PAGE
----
Re:Suspected Fin Rot

#4885
Pete Giwojna
Guest

Dear Claire:

Yes, if the white band along the margin of Tigger’s dorsal fin has cleared up completely after seven days of treatment with the FormaGreen, indicating that the fin infection has been resolved, you can return him to the main tank again. However, if you feel that treating him for internal parasites with the antiparasitics (metronidazole + praziquantel) as soon as possible is advisable, then you may want to perform a 100% water change in the treatment tank to remove all of the FormaGreen, and then treat him with the General Cure (metronidazole + praziquantel) in your hospital tank before you return him with the others…

Yes, whenever you are using antiparasitic medications it is a good idea to remove any invertebrates that might be sensitive to the medication beforehand. This would include cleaner shrimp, snails, and starfish, for example. If that’s not feasible in your case, Claire, then cycling the hospital tank so that it can safely support the seahorses and then treating your herd in the hospital tank is a sensible approach. Intestinal flagellates cannot survive for any length of time outside of their host, so any internal parasites remaining within the main tank within fecal pellets should die off during the 4-5 days that the seahorses are being treated in the hospital tank. I think treating Tigger with the antiparasitic medications could probably wait until the hospital tank has cycled, but you could always treat him first and then treat the rest of the seahorses later, whichever is more convenient for you.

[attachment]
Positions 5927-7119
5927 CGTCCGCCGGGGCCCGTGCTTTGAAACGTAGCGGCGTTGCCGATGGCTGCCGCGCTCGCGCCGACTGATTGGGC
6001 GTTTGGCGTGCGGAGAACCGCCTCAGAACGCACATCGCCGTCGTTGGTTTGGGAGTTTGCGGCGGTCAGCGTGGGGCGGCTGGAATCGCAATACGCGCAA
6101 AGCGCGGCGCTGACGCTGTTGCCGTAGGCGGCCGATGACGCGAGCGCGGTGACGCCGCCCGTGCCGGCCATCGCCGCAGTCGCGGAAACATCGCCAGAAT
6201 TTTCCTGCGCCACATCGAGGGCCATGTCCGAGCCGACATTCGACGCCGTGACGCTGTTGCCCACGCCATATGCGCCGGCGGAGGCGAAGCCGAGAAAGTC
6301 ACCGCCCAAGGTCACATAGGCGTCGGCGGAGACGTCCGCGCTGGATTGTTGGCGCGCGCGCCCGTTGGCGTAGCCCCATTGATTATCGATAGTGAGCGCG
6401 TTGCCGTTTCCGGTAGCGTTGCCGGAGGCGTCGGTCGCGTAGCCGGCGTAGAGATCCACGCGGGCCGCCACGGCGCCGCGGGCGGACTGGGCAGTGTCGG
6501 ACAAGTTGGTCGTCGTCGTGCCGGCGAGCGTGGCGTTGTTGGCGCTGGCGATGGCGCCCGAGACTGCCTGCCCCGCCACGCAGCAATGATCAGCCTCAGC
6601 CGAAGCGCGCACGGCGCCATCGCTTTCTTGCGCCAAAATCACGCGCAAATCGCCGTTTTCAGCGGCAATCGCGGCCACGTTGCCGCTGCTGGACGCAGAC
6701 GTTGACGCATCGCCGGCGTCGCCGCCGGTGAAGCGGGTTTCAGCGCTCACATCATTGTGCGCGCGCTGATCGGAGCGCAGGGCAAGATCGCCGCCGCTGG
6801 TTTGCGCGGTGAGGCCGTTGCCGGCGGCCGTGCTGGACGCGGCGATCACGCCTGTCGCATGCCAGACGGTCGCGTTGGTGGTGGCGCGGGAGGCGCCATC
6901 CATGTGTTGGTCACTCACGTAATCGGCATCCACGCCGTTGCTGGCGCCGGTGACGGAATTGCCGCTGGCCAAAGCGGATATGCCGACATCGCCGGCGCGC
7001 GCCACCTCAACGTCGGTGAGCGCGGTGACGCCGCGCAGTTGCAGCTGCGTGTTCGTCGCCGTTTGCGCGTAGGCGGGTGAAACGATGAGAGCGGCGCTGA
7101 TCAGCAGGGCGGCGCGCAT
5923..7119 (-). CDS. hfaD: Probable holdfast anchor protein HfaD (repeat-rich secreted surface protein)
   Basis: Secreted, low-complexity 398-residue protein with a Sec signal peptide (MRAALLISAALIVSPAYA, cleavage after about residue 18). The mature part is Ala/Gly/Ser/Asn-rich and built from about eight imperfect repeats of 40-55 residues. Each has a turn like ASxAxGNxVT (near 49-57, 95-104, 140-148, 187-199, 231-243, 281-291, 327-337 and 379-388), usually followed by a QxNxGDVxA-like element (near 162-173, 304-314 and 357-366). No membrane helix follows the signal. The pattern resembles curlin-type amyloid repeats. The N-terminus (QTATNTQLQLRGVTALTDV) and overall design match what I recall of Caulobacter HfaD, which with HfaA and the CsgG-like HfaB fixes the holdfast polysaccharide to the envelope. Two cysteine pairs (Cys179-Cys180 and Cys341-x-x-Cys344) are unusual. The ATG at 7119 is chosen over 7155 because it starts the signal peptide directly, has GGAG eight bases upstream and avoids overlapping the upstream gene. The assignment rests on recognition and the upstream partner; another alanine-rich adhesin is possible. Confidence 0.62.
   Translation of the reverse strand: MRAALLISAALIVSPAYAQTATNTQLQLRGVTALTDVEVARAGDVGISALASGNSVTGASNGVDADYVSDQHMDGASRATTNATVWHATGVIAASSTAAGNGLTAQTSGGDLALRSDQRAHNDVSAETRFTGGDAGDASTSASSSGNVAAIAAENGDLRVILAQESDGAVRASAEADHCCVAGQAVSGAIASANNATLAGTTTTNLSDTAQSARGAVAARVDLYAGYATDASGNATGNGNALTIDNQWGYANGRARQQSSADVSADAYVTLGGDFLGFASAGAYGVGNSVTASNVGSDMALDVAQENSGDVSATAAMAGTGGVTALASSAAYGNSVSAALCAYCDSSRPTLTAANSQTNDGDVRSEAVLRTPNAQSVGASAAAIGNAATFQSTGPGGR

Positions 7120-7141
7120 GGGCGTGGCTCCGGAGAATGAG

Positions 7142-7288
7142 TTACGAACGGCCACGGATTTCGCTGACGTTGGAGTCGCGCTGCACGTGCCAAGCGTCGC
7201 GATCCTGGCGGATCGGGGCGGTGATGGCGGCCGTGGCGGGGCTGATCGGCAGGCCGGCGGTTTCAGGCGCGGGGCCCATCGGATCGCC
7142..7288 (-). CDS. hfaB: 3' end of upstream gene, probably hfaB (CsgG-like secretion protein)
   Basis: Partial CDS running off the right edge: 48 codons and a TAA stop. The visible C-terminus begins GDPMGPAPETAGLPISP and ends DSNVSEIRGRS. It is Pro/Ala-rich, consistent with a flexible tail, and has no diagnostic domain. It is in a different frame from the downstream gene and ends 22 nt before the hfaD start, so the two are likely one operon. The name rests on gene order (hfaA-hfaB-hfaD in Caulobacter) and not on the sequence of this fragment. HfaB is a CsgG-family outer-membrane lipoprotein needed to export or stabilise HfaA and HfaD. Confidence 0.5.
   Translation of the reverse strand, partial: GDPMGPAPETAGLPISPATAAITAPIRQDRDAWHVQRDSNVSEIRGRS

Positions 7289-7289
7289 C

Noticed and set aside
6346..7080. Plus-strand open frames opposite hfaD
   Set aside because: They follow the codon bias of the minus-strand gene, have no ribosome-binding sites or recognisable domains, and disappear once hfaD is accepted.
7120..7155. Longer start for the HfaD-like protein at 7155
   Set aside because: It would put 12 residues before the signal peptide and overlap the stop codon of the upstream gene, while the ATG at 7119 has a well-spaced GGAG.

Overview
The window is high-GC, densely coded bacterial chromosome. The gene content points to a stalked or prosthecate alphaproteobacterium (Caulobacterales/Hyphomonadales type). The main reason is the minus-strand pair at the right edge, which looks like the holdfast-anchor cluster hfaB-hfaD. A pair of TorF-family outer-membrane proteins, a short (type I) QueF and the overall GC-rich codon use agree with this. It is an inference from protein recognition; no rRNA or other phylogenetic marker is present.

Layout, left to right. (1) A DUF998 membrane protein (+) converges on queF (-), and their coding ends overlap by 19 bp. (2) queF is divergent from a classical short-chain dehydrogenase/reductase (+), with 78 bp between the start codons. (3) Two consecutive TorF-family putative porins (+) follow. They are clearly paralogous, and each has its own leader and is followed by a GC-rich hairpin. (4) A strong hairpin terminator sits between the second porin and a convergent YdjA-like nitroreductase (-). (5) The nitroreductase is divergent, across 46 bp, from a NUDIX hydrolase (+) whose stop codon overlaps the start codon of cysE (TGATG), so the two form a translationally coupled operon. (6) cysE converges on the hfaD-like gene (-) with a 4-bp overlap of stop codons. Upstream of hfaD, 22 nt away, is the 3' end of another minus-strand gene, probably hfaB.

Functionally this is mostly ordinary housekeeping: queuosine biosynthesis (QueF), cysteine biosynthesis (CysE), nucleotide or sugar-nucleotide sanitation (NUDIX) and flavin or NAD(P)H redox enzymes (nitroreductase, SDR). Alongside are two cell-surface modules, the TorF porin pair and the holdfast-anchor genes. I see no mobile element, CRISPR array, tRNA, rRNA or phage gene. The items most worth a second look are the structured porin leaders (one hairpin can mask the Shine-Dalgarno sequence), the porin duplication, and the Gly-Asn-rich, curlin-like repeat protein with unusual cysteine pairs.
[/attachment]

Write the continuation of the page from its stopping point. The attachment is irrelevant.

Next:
Regarding the female with weak snick, Claire, the key to a successful outcome with weak snick and related feeding disorders is keeping the patient eating while the healing takes place. That’s what treatment should concentrate on.

When these feeding difficulties arise, it’s a good idea to try tempting the affected seahorse with live adult brine shrimp. Seahorses suffering from weak snick induced by an injury may have better luck slurping up smaller, lighter, soft-bodied prey like brine shrimp; if so, that will be enough to keep them going while they heal. You’ll want to enrich the brine shrimp to maximize its nutritional value, and gutloading the shrimp with an enrichment product high in HUFA such as Vibrance is a good way to fortify it beforehand. Brine shrimp are filter feeders that will ingest whatever is suspended in the water with them, so all you need to do is add a pinch or two (or drop or two) of the enrichment formula to a small container of saltwater swarming with brine shrimp at least 30 minutes before you offer the shrimp to your seahorse.

Some hobbyists dealing with weak snick have had good success in coaxing the affected seahorse to feed by transferring the seahorse to a critter keeper or breeder net or similar enclosure that can hang within the main tank itself, and then adding a generous amount of live adult brine shrimp to the container. Within the enclosure, the affected seahorse does not have to compete with its tankmates for the live food, and it is easy to maintain an adequate feeding density within the confined space so that there is always a big juicy brine shrimp passing within striking distance of the hungry seahorse. Add one or two hitching posts within the critter keeper or breeder net so that your male can anchor in place and wait for a tasty brine shrimp to pass within easy reach, and give him an hour or two within the enclosure to eat him fill of the softbodied adult brine shrimp. You can monitor his progress from a nonthreatening distance away from the tank to see how she is doing. In most cases, the seahorse quickly becomes familiar with the routine of being transferred to the special enclosure at feeding time and associates it with tasty live foods and a full belly — positive reinforcements that make it a very nonthreatening, stress-free procedure for the affected seahorse — and, as a result, it may actually come to look forward to it after a few feedings. You can repeat this feeding process two or three times daily in order to fatten him up again, if your schedule allows.